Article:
Paper No. 65-17
Presentation Time: 9:00 AM-5:30 PM
HYDROTHERMAL ALTERATION IN THE SHURUGWI SUBCHAMBER OF THE GREAT DYKE, ZIMBABWE: EVIDENCE FROM THE MAIN SULFIDE ZONE AT UNKI MINE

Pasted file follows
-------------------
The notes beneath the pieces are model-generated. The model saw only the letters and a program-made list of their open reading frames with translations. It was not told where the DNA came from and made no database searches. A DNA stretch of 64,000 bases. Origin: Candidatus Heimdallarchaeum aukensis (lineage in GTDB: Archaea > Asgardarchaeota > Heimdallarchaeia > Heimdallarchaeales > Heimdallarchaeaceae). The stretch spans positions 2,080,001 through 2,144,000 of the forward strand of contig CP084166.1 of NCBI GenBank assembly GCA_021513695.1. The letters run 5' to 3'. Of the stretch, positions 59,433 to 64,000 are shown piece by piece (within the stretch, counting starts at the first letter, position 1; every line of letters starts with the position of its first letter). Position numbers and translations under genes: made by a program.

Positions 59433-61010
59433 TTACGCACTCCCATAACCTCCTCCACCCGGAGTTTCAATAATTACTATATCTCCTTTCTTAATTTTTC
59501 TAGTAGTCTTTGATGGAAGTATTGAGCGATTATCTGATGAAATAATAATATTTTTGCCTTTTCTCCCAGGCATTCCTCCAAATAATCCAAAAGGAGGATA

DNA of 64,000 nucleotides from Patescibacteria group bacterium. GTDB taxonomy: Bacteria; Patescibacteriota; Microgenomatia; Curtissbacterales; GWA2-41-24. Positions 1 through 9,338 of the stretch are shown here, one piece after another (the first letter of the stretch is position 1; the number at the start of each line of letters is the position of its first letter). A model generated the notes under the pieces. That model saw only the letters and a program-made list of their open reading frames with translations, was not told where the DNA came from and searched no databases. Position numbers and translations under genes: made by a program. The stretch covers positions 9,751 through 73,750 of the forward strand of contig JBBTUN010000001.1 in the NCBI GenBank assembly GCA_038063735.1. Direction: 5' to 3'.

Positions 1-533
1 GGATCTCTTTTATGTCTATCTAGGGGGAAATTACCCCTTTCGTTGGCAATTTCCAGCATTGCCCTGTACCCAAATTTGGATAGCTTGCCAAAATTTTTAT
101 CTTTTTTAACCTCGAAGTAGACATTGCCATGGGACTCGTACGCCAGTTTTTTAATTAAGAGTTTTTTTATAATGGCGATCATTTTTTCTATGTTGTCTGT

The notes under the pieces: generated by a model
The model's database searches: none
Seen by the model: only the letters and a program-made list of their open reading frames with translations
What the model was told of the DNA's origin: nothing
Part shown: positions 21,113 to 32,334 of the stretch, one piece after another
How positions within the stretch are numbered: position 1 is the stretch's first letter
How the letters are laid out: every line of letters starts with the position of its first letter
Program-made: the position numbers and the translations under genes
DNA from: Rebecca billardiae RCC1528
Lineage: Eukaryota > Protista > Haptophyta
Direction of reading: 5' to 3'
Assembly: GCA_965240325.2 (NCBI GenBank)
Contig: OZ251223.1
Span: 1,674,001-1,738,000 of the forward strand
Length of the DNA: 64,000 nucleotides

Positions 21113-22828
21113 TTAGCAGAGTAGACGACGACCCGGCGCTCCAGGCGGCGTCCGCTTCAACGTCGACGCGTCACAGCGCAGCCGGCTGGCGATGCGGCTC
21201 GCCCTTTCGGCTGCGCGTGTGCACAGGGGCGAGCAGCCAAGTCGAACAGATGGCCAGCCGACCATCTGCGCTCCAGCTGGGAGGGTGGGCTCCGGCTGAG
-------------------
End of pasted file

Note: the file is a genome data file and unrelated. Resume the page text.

The world famous Great Dyke of Zimbabwe, of Neoarchean age (2.58 Ga), was mostly intruded into Archean granites and greenstones of the Zimbabwean craton. The Great Dyke hosts the second largest reserves of platinum-group element (PGE) deposits in the world. These PGEs are mostly hosted in the Main Sulfide Zone (MSZ), which is a tabular stratabound layer hosted in pyroxenites. A petrographic and silicate composition study across the MSZ at Unki Mine in the Shurugwi Subchamber was conducted to help place some constrains on the origin of the mineralization. The PGE-enriched zone investigated at Unki Mine is a ~10m thick package of rocks which range from gabbronorites, a chromitite stringer, plagioclase websterite, plagioclase pyroxenite (pegmatitic in one narrow zone), a base metal sulfide zone and it is largely located below the contact of the Mafic and Ultramafic Sequences. Pyroxenes have been partially hydrothermally altered to amphibole and chlorite in most lithologies. In addition, sulfides tend to occur as cumulus phases or as inclusions in all the silicate phases encountered. Two generations of sulfide mineralization likely occurred at Unki Mine with primary sulfides occurring in association with cumulus phases, and the relatively finer-grained, often lath-like, sulfides that occur in association with alteration phases of chlorite and amphibole that were likely formed later during hydrothermal alteration. Chlorite thermometry yields temperatures ranging from 241 - 390oC, and from 491 - 640oC, and they are interpreted to be temperatures that record the hydrothermal event(s) of magmatic origin which affected the mineralization at Unki Mine. Two-pyroxene thermometry yields temperatures that range from 850-981oC, and these temperatures are interpreted to indicate a hydrothermal imprint on the minerals that constitute the MSZ at Unki Mine.